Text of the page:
How should small unruptured intracranial aneurysms be managed? - a systematic literature study
EANS Academy. Olsen K. 09/27/19; 276149; EP01083
Mrs. Kirstine Hermann Olsen
Mrs. Kirstine Hermann Olsen

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Background: The latest Danish guidelines on management of unruptured intracranial aneurysms (UIAs), recommend that all aneurysms should receive immediate closure. However, it is important to consider that also treatment itself involves a risk. Recent studies have suggested that small UIAs have a relatively low risk of rupture until growth, because studies have shown a 12-fold increase in rupture risk with growth. Through literature this study will evaluate the risk factors for growth of UIAs.
Methods: To assess the possible risk factors affecting aneurysms growth PubMed were searched using following combination of terms: (Intracranial aneurysm [MESH]) AND (unruptured OR non-ruptured) AND (surveillance OR follow-up) AND (growth OR progression) NOT (polycystic kidney disease). English articles published after 01/01/2000 regarding humans and intradural saccular aneurysms in adults were included. The proposed risk factors were age, overweight, gender, hypertension, hypercholesterolemia, smoking, diabetes, excessive alcohol consumption, multiple aneurysms, family history and site.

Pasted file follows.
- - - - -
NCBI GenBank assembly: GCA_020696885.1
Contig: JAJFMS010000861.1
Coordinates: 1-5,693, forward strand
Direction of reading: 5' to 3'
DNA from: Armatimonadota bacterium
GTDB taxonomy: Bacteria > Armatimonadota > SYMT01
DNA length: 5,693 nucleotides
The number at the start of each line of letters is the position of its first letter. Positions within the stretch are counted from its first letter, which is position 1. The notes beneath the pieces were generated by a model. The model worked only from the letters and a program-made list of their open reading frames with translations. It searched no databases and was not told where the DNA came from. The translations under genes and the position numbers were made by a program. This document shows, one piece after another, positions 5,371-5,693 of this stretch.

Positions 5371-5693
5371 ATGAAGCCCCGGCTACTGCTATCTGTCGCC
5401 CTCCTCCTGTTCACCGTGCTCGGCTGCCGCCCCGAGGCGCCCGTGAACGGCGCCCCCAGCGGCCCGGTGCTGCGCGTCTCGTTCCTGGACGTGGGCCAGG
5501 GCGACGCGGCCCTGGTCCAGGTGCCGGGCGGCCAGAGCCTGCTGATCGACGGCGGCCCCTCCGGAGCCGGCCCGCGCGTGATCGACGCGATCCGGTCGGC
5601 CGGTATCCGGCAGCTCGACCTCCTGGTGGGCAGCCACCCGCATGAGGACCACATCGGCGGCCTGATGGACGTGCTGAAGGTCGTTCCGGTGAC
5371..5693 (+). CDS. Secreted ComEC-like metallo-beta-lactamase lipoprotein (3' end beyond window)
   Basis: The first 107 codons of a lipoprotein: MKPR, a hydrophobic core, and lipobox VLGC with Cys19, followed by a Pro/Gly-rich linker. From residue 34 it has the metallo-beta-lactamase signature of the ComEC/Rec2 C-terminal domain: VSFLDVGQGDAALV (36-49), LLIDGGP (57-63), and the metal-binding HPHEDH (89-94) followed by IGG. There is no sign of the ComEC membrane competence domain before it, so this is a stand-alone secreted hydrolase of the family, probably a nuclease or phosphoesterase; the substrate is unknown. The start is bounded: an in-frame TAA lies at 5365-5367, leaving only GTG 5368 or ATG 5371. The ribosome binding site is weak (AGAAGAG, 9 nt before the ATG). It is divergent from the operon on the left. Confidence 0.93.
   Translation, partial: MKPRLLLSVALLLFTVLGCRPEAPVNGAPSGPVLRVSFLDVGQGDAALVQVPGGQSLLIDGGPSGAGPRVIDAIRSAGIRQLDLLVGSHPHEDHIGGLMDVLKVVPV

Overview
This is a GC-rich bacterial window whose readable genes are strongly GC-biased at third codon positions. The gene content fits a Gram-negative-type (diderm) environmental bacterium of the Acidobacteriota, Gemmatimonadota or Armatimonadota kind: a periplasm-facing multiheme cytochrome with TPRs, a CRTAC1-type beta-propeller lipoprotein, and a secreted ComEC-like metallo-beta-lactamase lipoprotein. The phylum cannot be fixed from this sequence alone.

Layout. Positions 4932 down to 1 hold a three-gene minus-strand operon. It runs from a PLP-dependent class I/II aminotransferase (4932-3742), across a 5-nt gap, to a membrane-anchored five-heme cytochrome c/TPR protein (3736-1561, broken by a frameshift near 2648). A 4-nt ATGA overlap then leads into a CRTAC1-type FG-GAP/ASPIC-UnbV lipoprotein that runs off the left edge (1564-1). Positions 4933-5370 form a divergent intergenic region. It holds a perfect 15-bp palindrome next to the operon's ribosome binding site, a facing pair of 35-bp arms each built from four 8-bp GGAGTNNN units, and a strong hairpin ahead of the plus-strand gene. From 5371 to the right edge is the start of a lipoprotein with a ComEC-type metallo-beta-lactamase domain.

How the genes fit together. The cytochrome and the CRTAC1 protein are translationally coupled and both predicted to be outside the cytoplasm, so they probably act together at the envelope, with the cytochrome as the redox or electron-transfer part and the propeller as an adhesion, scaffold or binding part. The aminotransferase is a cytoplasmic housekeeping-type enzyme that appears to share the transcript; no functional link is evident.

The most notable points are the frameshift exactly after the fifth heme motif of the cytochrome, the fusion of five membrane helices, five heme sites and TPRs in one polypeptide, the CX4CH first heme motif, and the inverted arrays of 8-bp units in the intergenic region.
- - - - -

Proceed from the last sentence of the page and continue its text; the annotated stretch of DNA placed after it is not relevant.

Results: 89 articles were found and 46 were relevant based on the title. After reviewing abstracts, 18 were included and critically read.
Size was a significant risk factor for growth in 11/16 studies and is the most consistently significant risk factor. Site is a significant risk factor in 6/17 studies and the second most consistently significant risk factor. All the other proposed risk factors were found sporadically significant among the studies. The annual growth rate was between 1.8-18.7%, and less than 5% in 11/12 studies. Annual rupture rate ranged from 0.0-1.8%, and 0.0-0.55% for aneurysms < 7mm.
Conclusions: This study found that the annual rupture rate of UIAs < 7 mm is low. It also suggests that the initial size should be the main assessment point when planning the management of UIAs. It could be beneficial to manage carefully chosen small asymptomatic UIAs conservatively with surveillance imaging until growth is seen.
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